The approximately 1.2 million U.S. intravenous-drug users (IVDUs) (6)--who have high rates of HIV and HBV infection--are a major source of discarded sharps. Although the general public may be at risk for injury and infection following contact with these discarded sharps, the potential risk for HIV and HBV infection from IVDU-related waste cannot be estimated.
The potential for infection resulting from contact with nonsharp medical waste is likely to be substantially less than that related to contact with medical waste sharps, since a portal of entry must exist before contact with nonsharp medical waste for infection or disease to occur.
Medical waste can be effectively treated by chemical, physical, or biologic means (e.g., chemical decontamination, autoclaving, incineration, irradiation, and sanitary sewage treatment). Medical waste does not contain any greater quantity or different type of microbiologic agents than residential waste. In addition, properly operated sanitary landfills provide microbiologic environments hostile to most pathogenic agents. Therefore, untreated medical waste can be disposed of in sanitary landfills if procedures to prevent worker contact with this waste during handling and disposal operations are strictly followed. Reported by: Medical Waste Group, Agency for Toxic Substances and Disease Registry.
Editorial Note: In general, medical waste generated in traditional health-care settings is not a health risk for the general public. However, general environmental degradation caused by medical waste poses public health and aesthetic concerns. Because of the special characteristics of medical waste as a solid waste, management systems must be developed for nonregulated medical waste; these systems must be environmentally safe and not jeopardize the public's health.
Of the 158 million tons of municipal solid waste created yearly nationwide, 0.3% is medical waste. The most effective way of reducing medical waste is to reduce the amount of waste created, on a small scale in homes and on a large scale in health-care operations. Simultaneously, the impetus to recycle, reuse, and reclaim products is essential to adequately manage medical waste and other solid wastes.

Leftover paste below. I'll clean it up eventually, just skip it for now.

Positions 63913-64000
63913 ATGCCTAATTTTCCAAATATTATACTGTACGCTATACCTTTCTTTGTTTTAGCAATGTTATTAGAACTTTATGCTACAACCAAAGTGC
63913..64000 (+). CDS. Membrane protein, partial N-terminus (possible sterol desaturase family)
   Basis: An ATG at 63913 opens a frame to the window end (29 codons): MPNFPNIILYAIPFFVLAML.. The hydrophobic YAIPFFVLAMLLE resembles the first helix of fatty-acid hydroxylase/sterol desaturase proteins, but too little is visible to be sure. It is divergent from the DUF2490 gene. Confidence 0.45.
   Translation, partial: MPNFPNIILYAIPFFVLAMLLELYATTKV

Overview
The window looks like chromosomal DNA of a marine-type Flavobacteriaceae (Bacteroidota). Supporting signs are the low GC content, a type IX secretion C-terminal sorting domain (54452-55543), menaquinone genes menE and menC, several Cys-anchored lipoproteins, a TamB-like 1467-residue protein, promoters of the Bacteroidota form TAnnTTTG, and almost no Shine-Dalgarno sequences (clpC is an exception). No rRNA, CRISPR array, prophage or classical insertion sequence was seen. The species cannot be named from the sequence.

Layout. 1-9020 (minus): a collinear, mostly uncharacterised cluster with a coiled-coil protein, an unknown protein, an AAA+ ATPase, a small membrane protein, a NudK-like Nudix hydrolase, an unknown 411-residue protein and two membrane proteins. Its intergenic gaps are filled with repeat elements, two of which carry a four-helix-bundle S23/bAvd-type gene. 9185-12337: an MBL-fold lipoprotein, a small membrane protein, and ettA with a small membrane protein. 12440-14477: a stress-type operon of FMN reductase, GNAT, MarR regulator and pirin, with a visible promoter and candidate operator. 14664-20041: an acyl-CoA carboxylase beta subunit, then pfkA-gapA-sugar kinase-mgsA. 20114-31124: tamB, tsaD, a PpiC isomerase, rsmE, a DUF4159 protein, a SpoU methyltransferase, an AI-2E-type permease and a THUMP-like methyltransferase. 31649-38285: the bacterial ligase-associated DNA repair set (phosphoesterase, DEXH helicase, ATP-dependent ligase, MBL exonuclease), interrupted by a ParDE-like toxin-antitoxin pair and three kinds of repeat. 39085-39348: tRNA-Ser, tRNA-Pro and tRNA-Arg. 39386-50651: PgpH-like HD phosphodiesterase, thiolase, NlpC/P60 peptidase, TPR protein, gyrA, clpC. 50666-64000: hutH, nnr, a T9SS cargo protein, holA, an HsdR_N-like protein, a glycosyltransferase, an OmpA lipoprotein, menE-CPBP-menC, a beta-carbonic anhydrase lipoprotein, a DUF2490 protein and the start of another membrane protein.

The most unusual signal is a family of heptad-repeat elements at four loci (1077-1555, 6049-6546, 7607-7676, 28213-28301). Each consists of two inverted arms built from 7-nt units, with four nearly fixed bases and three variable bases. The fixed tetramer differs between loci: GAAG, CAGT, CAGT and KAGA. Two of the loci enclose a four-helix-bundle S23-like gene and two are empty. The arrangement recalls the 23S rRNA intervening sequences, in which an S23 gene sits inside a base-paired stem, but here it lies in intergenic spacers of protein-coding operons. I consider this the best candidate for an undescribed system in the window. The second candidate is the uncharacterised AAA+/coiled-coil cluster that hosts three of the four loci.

In 1988, 44 states had medical-waste regulations in place. Among those states, however, there were differences in the types of waste materials designated as medical waste and in their management and disposal. Some states (e.g., Washington) have conducted worker surveys to determine injury rates. Metropolitan areas such as New York City have conducted similar worker surveys of municipal trash collectors and medical waste trash collectors.
Copies of the ATSDR report can be obtained through the National Technical Information Service for $31, plus a $3 handling fee; telephone (703) 487-4650.
and stocks, pathologic wastes, blood and blood products, sharps, animal waste, selected isolation waste, and unused discarded sharps.
*** Section 11009 of the act specifies that the report must include 1) a description of the potential for infection or injury from the segregation, handling, storage, treatment, or disposal of medical wastes; 2) an estimate of the number of persons injured or infected annually by sharps in medical waste, and the nature and seriousness of those injuries or infections; 3) an estimate of the number of persons infected annually by other means related to waste segregation, handling, storage, treatment, or disposal, and the nature and seriousness of those infections; and 4) for diseases possibly spread by medical waste, including acquired immunodeficiency syndrome and hepatitis B, an estimate of what percentage of the total number of cases nationally may be traceable to medical wastes. **** Needles, scalpel blades, and other implements that could cause puncture wounds or other injuries.